You see it all too often these days, in the supermarket, walking down the street, even at Starbucks. The undisciplined child who is throwing a tantrum, or is talking back in some unknown language, that sounds like something you would rather strangle than hug.
And herein lies that major issue: Children are not the problem, they are the result of the problem. What I mean is, that parents these days, are largely to blame for the child’s misgivings and wrong doings.
And we all know, that this, could never be “Our” child who just had a nuclear meltdown because, “No, we cannot get a kinder egg today.” So what do you do? How are you supposed to handle a child when they are not listening to you, when all seems lost in their little Worlds?
Well, honestly, in order for you to be a parent that your child will listen to, you have to gain your child’s respect. I have been lucky. I started working with my Little girl very early on. And although there is a Vast difference in the parenting style between my Ex and myself. It only takes a few words, a few actions to see a drastic adjustment when I pick her up.
Here’s what you need to know: if you do this for a week, you might just be amazed.
1. You child is watching you. If you freak out and lose your cool with someone else, guess what? Their little world rocks back and forth. And they will eventually adopt your “Style of coping.” Is that such a good thing?
2. Children respond to being talked to. “No they don’t, I am certain that I just saw the kid’s head on the bouncy castle turn all the freaking way around” – You’re thinking. Ah, but they do. But first you have to get their attention. When you’re in chaos and your kids been buzzing for the last hour on Pixie Stick Juice, you need to calm them down. Here’s what I do with my 4-year-old: I get her attention by looking her in the eye’s, I get on her level or pick her up to mine, I tell her to breathe, look me in the eyes and listen. And if I have to, say “You don’t act that way with daddy.” And she listens…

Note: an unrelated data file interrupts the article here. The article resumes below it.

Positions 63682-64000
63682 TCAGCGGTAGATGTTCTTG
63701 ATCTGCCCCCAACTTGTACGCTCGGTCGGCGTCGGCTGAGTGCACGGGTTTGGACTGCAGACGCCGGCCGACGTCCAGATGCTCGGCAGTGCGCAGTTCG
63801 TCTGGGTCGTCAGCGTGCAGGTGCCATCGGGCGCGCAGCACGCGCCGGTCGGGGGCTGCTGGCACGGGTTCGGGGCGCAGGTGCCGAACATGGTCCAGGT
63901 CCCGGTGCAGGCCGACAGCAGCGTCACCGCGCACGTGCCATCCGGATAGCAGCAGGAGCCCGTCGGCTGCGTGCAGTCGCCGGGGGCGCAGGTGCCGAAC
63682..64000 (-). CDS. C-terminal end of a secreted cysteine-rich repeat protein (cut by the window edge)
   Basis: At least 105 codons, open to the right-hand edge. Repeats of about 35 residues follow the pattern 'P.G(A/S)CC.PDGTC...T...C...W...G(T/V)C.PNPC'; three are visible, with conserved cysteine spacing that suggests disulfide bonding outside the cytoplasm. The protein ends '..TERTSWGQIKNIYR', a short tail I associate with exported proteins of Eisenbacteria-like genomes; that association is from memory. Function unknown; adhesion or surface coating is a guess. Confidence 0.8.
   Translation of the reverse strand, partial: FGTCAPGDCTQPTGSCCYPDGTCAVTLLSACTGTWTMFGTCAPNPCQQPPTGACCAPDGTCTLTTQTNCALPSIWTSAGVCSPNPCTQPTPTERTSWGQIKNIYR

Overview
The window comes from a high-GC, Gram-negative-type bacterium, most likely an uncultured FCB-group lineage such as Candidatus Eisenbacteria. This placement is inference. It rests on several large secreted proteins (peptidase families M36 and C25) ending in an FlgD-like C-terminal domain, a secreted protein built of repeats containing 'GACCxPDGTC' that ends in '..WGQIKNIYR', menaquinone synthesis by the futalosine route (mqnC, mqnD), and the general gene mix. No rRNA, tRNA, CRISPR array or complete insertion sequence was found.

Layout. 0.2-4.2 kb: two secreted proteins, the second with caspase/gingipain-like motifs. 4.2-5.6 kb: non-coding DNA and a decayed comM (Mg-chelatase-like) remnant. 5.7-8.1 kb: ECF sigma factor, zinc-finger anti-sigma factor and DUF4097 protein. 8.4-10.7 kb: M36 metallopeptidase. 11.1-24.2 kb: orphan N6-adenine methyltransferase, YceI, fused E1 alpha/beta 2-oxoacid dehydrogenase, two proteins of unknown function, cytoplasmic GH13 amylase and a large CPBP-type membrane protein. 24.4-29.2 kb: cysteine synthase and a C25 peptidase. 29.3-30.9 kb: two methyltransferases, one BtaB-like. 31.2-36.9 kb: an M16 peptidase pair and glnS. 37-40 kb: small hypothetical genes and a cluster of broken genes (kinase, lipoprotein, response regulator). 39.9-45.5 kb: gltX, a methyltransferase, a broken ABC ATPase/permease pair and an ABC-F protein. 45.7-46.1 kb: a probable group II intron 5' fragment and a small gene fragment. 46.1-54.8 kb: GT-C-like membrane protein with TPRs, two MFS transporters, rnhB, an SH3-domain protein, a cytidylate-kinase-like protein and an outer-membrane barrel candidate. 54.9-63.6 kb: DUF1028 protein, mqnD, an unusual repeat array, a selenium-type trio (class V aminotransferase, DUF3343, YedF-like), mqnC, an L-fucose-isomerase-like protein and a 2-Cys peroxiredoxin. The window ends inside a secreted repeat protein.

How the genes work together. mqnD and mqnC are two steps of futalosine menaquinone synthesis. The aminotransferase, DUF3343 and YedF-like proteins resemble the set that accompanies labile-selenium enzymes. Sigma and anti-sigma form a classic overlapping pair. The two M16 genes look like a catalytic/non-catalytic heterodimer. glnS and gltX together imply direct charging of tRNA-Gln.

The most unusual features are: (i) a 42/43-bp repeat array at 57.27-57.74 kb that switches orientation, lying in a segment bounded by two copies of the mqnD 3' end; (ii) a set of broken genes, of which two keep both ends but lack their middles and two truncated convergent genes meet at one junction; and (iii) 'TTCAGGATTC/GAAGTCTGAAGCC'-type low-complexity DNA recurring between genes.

3. It’s a matter of conditioning. If your child won’t listen, continue to respond in the same way. Over a period of a few days you will see a huge difference.
5. Offer consequences and stick with them: timeout’s or the threats of timeout’s is usually enough to get my daughter to listen up. This is a last resort, really. I hardly have to use this because I talk with my daughter. On her level.
6. I think the most important thing in responding to your child though, is patience. Children are sensitive, and in a moment you can crush their feelings. Be patient, listen to their wants’ and needs. When you talk with your child they let you into their world.
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